[pmwiki-users] Feature request: Action lists in skins
jo at durchholz.org
Sun Apr 10 10:04:11 CDT 2005
Patrick R. Michaud wrote:
> On Sat, Apr 09, 2005 at 01:28:14PM +0200, Joachim Durchholz wrote:
>>Now the real problem: Say the action page looks like this:
>>The skin author has no way of knowing what he's supposed to parse. The
>>wiki admin would have to override the parse function in some way, making
>>things even more complicated.
> The skin author still just grabs the <a> tags (after the above has
> been converted from wiki markup into HTML). It's the same regex I gave
Hmm... this places quite rigid restrictions on what can go into a
ActionList wiki page, yes?
>>Another "supposed to parse" problem is how to differentiate between
>>"wrapper" and "separator" elements. Say if the structure is
>>[[action 1]] * [[action2]] * [[action3]]
Sorry, I was confused about the context from which the skin is supposed
Your strategy is to have an action list on a wiki page where each action
goes to a separate line. (Maybe similar to wiki trail index pages.) If
that's the case, there's no variation.
Did I get that right?
>>>> I'd find it definitely simpler to ask him to insert a special "actions
>>>> go here" markup in the proper place.
>>> looks pretty darn simple to me.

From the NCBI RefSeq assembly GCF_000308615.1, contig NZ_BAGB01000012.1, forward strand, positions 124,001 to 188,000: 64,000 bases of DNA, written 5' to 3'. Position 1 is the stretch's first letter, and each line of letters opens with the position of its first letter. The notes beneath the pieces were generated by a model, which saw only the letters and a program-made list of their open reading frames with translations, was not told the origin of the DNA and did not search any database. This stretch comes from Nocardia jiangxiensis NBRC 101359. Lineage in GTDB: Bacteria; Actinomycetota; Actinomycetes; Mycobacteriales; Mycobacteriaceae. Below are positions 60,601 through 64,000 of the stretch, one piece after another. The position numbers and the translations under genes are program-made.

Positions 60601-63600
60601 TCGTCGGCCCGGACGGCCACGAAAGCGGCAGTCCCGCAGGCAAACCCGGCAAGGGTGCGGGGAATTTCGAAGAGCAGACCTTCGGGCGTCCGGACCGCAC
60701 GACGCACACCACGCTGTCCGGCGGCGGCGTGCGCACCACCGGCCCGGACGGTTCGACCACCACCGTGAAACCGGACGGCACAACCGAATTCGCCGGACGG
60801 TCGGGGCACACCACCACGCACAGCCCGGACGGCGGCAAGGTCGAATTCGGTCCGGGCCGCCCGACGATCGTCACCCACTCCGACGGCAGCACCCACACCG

>> If that's a proposed new variable: well, I'd like to do it that way, but
>> it wouldn't scale to the more advanced scenarios.
> This is exactly what I proposed in my post introducing slice&dice --
> see http://pmichaud.com/pipermail/pmwiki-users/2005-April/012151.html .
Ah, I had forgotten about that.
Well, yes, then I see how a function could make this scale.
I still don't like the idea of parsing. Call it intuition if you like :-)
>>>> Not easy at all. Try to deal with
>>>> <a href="..." title="This has an <a> tag.">...</a>
>>>> Sure, that's unlikely to happen with an action link,
>>> It's not only unlikely to happen, it's illegal HTML. The "<a>"
>>> in the title attribute has to be coded as ">a<" .
>> Nope, it's perfectly legal. I checked it late night yesterday on
>> w3c.org. (I can provide the code tomorrow, when I get back to the
>> machine where the example code lives.)
> Oops, you're right, it's legal. I was misreading the HTML 4 specification,
> which says (http://www.w3.org/TR/html4/charset.html#h-5.3.2)
> Similarly, authors should use ">" (ASCII decimal 62) in text
> instead of ">" to avoid problems with older user agents that
> incorrectly perceive this as the end of a tag (tag close delimiter)
> when it appears in quoted attribute values.
> Regardless, it's rare.
Though I was giving that only as an example of the kind of things that
can bite you. Synthesising data is simply the safer route, and I'd like
to have a PmWiki that's as reliable as it is today.
>> '<a href="1" title="</a>">X</a>',
>>It's ending with the </a> in the title= attribute.
> I'm perfectly willing to let this extremely rare case trigger a bug,
> especially since there's a simple workaround. Or, saying that we
> should let the rare cases drive us into more complex implementations
> is incorrect -- it's okay if the rare cases are hard(er) to solve
> if the common cases are easy.
Say "extremely rare" means there's one problem in 100 installations,